I set up a personal homepage concerning menstruation. It is still under construction and I also set a link to your great page. Maybe you could set one too. I would really be proud.
Thank you so much for the information.
I spoke to my mother yesterday. She is 86 years old. She began her first menstrual period in 1925, and she, her mother and her sister all used rags pinned to their underwear with safety pins. The rags were from old bed sheets or scraps left over from sewing. They washed out the rags after they were saturated.
[Advertising in magazines for Kotex, the first widely successful disposable pad in the U.S.A., began in 1921, but the pad was expensive, and the advertising was meant for upper-middle class whites; I wonder when the first non-Caucasian appeared in an American menstrual hygiene ad?
[I'd bet the majority of American women used rags until the 1940s. American commercial tampons appeared in the early 1930s - Tampax in 1936 - but didn't really catch on until after World War II.The American Leona Chalmers patented the menstrual cup in 1937, but it and its descendants have never been widely used. The most recent one, Instead, just failed financially.]
I asked my mother how she purchased sanitary pads when they became available. She said that they were available in the drug store. There were no special dispensing machines, you just bought them off the shelf. My mother was raised in [a large American city], which was very cosmopolitan. My mother lived on skid row where she and her mother ran a rooming house. They were not dependent on Sears catalogues for merchandise.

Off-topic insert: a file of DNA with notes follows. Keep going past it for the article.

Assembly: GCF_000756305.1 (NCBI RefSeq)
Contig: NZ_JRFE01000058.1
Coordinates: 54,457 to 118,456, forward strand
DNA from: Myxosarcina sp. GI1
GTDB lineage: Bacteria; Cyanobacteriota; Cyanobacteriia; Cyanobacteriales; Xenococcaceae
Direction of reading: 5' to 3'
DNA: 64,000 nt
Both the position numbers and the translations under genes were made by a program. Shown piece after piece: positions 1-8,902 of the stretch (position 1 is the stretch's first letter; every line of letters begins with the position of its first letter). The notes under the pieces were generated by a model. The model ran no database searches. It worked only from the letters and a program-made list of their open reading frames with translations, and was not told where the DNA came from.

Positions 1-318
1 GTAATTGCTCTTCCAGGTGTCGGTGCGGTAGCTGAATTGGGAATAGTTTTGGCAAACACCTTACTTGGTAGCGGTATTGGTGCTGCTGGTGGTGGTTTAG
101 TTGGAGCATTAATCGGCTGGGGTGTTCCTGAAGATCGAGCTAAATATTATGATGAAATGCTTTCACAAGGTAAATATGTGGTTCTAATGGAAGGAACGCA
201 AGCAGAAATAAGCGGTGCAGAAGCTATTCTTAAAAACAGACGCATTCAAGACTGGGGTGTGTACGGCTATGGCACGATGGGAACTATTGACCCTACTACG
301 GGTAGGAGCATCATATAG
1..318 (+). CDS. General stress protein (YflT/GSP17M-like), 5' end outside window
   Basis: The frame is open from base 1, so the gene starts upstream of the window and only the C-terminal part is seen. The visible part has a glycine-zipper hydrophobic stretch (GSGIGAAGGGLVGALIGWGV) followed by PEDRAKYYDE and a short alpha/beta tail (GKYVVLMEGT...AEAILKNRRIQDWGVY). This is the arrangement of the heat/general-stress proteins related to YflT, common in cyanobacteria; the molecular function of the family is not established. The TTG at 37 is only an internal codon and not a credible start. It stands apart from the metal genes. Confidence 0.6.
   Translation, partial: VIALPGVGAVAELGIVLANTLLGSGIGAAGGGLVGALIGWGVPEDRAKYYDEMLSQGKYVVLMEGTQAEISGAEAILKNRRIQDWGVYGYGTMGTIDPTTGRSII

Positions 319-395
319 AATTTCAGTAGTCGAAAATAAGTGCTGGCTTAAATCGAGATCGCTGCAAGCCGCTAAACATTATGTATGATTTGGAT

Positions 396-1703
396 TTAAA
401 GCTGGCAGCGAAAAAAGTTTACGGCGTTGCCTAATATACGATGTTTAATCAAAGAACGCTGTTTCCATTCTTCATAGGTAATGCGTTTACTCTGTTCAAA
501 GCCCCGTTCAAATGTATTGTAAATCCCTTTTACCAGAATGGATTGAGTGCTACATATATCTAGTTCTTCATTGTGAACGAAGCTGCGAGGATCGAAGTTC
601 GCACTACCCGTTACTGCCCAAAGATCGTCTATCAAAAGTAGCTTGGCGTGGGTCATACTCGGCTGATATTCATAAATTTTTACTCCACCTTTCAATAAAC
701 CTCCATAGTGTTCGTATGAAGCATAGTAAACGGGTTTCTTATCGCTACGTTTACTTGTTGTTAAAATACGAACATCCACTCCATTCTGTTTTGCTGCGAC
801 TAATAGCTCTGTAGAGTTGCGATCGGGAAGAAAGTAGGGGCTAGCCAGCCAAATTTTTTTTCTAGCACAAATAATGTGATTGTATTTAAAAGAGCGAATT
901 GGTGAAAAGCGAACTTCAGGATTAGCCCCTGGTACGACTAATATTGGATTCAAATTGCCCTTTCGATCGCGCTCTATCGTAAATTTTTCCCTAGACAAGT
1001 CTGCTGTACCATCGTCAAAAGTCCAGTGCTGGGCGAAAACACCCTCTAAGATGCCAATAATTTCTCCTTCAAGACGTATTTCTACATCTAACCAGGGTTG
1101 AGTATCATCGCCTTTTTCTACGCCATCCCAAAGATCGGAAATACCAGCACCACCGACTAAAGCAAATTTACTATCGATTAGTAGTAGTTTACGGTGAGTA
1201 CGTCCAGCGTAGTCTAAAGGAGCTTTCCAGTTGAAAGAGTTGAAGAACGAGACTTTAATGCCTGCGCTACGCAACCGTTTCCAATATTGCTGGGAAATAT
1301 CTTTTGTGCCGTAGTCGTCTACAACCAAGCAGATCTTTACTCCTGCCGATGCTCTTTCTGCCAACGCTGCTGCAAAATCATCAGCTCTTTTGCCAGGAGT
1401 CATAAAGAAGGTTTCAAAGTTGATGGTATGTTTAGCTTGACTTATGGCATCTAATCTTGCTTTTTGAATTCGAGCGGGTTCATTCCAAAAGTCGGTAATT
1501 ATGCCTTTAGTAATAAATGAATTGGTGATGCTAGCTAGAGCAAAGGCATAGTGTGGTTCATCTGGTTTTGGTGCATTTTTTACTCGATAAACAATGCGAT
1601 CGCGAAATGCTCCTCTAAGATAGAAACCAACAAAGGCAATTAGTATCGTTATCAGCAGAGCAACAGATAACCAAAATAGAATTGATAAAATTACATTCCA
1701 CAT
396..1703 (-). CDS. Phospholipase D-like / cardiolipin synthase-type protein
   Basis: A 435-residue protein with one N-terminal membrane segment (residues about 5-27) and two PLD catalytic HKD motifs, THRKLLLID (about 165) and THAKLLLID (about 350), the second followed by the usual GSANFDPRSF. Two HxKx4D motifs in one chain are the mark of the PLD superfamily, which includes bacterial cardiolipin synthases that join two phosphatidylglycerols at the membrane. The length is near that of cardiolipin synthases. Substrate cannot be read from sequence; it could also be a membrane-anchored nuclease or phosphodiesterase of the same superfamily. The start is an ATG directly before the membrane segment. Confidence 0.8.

Good luck with your project and I greatly appreciate your answer to my question.
Beginning June 19th, a HealthWeek special focusing on menopause will air nationally for one week. The program objectively explores the range of options (both traditional and alternative) that are available to women for managing.menopause. It features Dr.Susan Love, author of the best-selling Dr. Susan Love's Hormone Book [she spoke at the last conference of The Society for Menstrual Cycle Research] and Dr. Marianne Legato, Director of the Partnership for Women's Health at Columbia University. It also details the personal stories of five women.
Healthweek is a weekly PBS consumer health magazine.
Irregular menses identify women at high risk for polycystic ovary syndrome (PCOS), which exists in 6-10% of women of reproductive age. PCOS is a major cause of infertility and is linked to diabetes.